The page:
I couldn't even begin to read all 2996 tributes; the ones I did read made me too sad to go on. The best part of a tribute I read yesterday? From Uncle Sam Ate My Baby, the blog where I learned about the 2996 project in the first place:

While Mercery Molina hopes that her fatherÂ’s body will some day be found on the ground, I prefer to think that Manuel didnÂ’t fall to the ground with the World Trade Center but rather that he just stepped up to Heaven from the 110th floor since he was so close anyway and just reached out and took hold of the hand of God.

What a comforting image that is. Also Angie's statement that the color of the sky in New York is "red, white and blue."

But the best 9/11 article ever written still continues to be the one James Lileks wrote in 2002.

And thus as it turns to September 12th, we can forget about 9/11 for another year. Last night my husband remarked how sad it is that people are only patriotic on the 4th of July, in love on Valentine's Day, and mad at terrorists on September 11th. He's right: we should be all of those things every day of the year.

Let's piss Osama off every day.

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September 11, 2006


My high school English teacher burned the first sentence of the Stephen Crane story "The Open Boat" into our brains: "None of them knew the color of the sky." I always think of this story whenever I think of 9/11 because everyone knows the color of the sky on September 11, 2001. It's usually one of the first things a New Yorker will mention.

For many Americans, 9/11 was immediate. But for some of us, busy with grad school 825 miles west of the World Trade Center, 9/11 took a while to sink in. The lessons were slow in coming for someone who had never been to NYC. I'm ashamed now of how self-centered my life seemed back then, when nothing mattered except getting to class on time.

For most Americans, 9/11 is still not over. For some families, the loss of a loved one will never stop hurting. For those who walk around NYC, the empty sky where the WTC stood will always be obvious. For some, the consequences of 9/11 are subtle but very real: the volunteers who are slowly dying from the death they inhaled that day, the children who are growing up without a parent, and the people who survived the WTC, only to be filled with guilt and anguish over living. My cousin survived the fall of the Towers, waking up in a coma weeks later. She's only now starting to put the pieces of her life back together. The effects are subtle indeed.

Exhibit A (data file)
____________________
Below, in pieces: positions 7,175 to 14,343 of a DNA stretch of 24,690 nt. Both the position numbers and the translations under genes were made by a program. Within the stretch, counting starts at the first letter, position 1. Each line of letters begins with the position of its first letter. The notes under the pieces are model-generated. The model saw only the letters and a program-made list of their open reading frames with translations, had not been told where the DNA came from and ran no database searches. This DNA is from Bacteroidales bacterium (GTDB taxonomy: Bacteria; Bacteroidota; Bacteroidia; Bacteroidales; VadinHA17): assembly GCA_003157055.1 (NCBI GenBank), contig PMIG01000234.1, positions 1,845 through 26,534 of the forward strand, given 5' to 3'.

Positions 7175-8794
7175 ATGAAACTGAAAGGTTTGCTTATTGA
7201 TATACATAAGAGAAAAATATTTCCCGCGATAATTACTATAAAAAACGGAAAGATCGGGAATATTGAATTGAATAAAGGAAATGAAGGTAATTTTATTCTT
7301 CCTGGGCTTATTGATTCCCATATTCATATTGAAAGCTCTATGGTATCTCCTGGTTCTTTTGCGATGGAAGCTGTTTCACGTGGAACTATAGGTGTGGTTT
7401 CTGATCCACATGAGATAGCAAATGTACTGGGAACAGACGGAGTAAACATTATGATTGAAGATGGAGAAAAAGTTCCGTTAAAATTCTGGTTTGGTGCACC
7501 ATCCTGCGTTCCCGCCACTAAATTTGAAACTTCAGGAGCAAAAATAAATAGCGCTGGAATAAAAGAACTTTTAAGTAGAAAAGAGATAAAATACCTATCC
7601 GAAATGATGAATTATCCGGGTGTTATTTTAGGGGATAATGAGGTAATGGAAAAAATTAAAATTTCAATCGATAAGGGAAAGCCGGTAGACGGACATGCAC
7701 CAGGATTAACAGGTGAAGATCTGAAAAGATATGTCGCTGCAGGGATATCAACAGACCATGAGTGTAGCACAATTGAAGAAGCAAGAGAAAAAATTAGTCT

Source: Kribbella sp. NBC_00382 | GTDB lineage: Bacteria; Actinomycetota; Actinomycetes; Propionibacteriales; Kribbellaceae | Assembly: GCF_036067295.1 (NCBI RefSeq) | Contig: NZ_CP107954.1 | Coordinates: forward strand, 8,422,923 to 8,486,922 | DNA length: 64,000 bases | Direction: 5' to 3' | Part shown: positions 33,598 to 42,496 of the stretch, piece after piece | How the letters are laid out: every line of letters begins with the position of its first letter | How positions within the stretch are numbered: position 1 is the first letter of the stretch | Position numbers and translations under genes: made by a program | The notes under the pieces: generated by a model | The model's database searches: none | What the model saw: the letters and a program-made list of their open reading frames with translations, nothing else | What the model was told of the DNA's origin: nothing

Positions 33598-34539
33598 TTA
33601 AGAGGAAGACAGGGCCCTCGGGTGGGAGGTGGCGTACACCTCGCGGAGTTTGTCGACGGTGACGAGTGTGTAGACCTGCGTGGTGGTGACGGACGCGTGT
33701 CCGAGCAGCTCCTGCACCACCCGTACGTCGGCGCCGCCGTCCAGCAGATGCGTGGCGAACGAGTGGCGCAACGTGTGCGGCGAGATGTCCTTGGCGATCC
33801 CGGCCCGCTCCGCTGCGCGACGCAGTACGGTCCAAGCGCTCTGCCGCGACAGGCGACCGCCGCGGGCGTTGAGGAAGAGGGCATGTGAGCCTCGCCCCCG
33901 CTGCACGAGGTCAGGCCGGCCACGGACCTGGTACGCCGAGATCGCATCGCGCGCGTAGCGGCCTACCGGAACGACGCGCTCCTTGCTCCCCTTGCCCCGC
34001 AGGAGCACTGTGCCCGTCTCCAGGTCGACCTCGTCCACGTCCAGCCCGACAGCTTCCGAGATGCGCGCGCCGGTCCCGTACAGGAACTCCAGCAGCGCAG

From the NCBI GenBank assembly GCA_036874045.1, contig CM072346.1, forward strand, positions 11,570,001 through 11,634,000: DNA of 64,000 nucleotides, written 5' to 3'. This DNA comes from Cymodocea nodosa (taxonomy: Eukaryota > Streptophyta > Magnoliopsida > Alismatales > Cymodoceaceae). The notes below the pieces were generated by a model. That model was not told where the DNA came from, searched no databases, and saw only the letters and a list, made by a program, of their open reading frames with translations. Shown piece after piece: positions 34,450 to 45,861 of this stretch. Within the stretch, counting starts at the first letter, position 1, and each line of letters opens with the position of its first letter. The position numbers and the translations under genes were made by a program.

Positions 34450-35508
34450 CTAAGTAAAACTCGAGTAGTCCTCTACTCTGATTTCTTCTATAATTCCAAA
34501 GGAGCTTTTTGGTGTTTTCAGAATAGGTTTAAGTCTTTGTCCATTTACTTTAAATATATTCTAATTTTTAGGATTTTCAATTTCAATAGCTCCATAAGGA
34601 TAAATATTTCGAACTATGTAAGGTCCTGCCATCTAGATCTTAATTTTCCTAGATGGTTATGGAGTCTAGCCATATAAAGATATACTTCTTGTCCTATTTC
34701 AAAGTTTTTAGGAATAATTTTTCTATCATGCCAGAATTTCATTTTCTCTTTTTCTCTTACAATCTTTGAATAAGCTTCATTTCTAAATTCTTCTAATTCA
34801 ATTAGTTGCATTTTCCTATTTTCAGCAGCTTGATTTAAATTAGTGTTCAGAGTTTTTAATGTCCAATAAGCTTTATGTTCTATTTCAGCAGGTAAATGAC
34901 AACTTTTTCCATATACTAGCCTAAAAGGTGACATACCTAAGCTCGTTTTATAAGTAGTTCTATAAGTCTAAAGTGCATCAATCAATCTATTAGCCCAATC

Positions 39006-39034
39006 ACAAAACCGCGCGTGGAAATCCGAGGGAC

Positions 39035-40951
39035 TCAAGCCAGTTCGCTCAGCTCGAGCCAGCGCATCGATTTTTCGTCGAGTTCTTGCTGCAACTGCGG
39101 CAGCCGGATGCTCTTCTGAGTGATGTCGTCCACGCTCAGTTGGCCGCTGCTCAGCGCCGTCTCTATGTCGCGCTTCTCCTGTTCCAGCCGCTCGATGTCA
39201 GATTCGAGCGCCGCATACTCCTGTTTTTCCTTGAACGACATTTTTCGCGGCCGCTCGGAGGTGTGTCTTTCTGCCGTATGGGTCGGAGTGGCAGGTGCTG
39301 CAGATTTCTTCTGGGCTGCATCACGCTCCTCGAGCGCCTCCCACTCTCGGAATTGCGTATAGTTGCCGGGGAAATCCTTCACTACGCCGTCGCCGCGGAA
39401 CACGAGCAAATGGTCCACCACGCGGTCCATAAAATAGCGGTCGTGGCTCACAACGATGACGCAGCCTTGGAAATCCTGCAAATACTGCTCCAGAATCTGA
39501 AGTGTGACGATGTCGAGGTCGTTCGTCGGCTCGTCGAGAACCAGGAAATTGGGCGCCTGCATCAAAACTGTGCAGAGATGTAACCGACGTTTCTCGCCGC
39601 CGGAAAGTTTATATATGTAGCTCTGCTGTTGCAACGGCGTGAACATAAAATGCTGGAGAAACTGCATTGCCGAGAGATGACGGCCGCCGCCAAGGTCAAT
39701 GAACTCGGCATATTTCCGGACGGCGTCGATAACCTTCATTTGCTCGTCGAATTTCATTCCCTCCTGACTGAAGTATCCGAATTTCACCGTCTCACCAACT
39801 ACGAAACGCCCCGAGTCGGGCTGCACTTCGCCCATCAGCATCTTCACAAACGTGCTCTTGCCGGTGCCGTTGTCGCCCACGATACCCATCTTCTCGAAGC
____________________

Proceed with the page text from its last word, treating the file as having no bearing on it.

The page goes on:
And for those of us who only knew about 9/11 from the TV or papers, those of us who woke up to The Way The World Is after those attacks, life will never again be about just getting to class on time.

Today, five years later, I wonder what the color of the sky is over New York City.

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The hole left in the earth at the foot of Manhattan is nothing compared to the hole left in our hearts by Frank Palombo's departure from this earth.
--Steve Kennedy

When you sign up for the 2996 Project, you get an out-of-a-hat name and a photo. I stared at that photo a long time before I started my research, trying to get a feel for Frank Palombo.


All I could think about was how old-timey he looked, how he looked like a man from another era. And when I started reading about him, I realized he was a man from another era.

Frank Palombo met his wife when she was nine and he was 14 [1]. Nine years later they went on a date, and there went Frank's plans of joining the priesthood [2]. Their marriage brought ten children.

Ten children.

My heart dropped when I realized how "famous" Frank Palombo is among 9/11 victims. Major Giuliani himself attended Palombo's funeral and told his children, "Nobody can take your daddy away from you, you know that you are the son and daughter of a great man, a hero, a fallen warrior" [3]. New York Giants coach Jim Fassel has given both his money and his time to help raise the ten Palombo children, inviting them to games and eating dinner at their home [4]. But Frank's wife, Jean, doesn't want to be the famous 9/11 family; she turned down an invitation to be on Oprah [5].

I've been so impressed reading about Jean Palombo. She woke up on 9/11 thinking she was pregnant again. But God didn't bring her another baby that day; instead He took her husband. Through it all, she seems to have remained an incredibly strong woman. I want to weep when she describes her family's new life: "The children are happy because of the father they have, but they miss not being able to play with him, not being able to pray with him, not being able to learn with him, and not being able to be with him" [6].

Oh, and I haven't even mentioned yet that he was a firefighter. He was set to retire in January 2002 but instead was one of six firefighters lost from his Ladder.

Look at his photo again. Frank Palombo was a devoted Catholic and public servent. He organized youth group trips to see the Pope [7]. He loved being a father and even wanted more children. He seems more like a Greatest Generation than a Baby Boomer, doesn't he? He was like a man from a simpler time, an older generation that took pride in a strong family and a life of service to others. It's not common to find men like this these days, and I think the world is worse off for losing a man like Frank Palombo.

Remember Frank Palombo today for the simple but full life he led, a life devoted to his faith, family, and fellow men. And remember Jean Palombo and Anthony, Frank Jr., Joseph, Maria, Thomas, John, Patrick, Daniel, Steven, and Margaret Mary.

Manuel Molina
Vincent Morello
Ramzi Doany
Father Mychal Judge
Mark McGinly
Scott Johnson
Robert Frank Tipaldi
Battalion 1 Chief Matthew Ryan
Chow Kwan Lam